It’s a big job and like all large enterprises, DWR needed a flexible and highly reliable technology environment to carry out its mission. To improve its technology agility, capabilities, capacity, and effectiveness the CNRA and DWR transformed the existing Tier III Data Center into a Software-Defined Data Center (SDCC). DWR also aimed to significantly reduce Total Cost of Ownership (TCO) in their network vs. legacy vendors and the high cost of maintenance and ownership prevalent across the State of California.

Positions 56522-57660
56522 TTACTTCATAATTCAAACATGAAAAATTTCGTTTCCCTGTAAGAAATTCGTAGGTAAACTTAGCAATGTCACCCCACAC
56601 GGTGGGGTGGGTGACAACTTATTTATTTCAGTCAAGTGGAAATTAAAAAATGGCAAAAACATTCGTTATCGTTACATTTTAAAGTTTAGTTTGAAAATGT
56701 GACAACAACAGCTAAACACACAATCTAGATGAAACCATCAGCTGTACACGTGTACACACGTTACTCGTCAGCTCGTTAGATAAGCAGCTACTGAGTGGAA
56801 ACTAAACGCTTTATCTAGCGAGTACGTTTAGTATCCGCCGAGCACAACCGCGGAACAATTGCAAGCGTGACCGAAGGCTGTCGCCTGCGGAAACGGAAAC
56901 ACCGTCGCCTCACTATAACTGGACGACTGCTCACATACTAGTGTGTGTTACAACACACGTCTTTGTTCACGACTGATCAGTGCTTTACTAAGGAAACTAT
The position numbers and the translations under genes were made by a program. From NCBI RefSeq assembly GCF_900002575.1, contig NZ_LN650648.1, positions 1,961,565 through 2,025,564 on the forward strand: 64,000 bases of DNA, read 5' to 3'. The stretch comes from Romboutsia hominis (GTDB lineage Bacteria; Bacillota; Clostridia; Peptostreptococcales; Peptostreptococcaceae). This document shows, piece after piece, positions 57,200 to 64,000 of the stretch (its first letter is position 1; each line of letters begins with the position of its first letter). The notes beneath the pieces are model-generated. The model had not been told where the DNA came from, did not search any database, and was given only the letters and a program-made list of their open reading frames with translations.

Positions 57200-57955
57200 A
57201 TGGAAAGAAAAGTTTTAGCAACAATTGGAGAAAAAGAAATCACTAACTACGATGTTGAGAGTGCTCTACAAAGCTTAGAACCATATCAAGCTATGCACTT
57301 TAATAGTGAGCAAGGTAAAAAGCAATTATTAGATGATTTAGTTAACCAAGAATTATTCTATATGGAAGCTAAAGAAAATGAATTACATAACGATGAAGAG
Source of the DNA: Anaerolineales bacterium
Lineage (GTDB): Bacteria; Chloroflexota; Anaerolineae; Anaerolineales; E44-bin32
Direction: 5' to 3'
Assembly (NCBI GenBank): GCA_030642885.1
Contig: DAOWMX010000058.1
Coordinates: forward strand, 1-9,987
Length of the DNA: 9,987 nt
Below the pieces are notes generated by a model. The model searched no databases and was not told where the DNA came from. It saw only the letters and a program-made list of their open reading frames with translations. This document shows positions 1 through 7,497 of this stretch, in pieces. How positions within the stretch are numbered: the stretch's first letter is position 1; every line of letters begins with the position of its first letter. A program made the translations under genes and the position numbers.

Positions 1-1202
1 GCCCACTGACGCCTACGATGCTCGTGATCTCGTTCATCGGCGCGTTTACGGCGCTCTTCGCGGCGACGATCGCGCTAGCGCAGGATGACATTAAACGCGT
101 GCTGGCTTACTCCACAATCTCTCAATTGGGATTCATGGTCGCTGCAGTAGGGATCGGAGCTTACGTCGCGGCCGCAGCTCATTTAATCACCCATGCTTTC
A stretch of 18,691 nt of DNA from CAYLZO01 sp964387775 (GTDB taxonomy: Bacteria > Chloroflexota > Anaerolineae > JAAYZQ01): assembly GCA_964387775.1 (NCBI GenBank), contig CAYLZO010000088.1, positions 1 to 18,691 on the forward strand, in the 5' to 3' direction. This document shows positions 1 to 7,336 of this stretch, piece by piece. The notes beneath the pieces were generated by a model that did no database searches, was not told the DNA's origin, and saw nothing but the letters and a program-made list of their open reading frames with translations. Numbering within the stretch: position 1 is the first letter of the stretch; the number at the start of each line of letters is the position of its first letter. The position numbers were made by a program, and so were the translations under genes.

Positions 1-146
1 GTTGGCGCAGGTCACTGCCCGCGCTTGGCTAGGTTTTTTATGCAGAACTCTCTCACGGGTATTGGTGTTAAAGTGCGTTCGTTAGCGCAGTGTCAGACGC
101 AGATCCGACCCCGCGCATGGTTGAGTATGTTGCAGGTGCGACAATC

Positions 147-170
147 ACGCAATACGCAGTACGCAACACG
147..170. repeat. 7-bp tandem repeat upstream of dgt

With one data center in Sacramento and a disaster recovery site in Nevada, the department supports over 3,000 agency systems/applications, many of which are compute-intensive scientific, analytics, engineering, public safety, and GIS workloads. All applications and services communicate over a virtualized core network. The IT team uses the California Department of Water Resources. The California Natural Resources Agency (CNRA) consists of 33 different organization entities whose mission is to restore, protect, and manage the state’s natural, historical and cultural resources for current and future generations using creative approaches and solutions based on technology, science, engineering, and collaboration. One of the largest departments within the agency is the Department of Water Resources (DWR) who supplies and manages the water delivery systems for California, provides flood protection through improvement of California’s levees, inspects 1,200 dams, and helps coordinate the state’s integrated water management strategies. As the custodian of the CNRA data center and private cloud-shared services, DWR provides infrastructure and platform as a service to the other organizations within the CNRA. Modern virtualized network to manage and secure workload through the use of micro-segregation, which allows tenants and applications to be effectively segregated for security. “We deliver critical applications that need various data center capabilities to function,” said Tony Morshed, Chief Technology Officer for the CNRA and DWR. “As we have evolved our data centers, we’ve always looked to improve performance and management efficiency. Most recently, we needed to make the data center much more agile to meet changing needs.”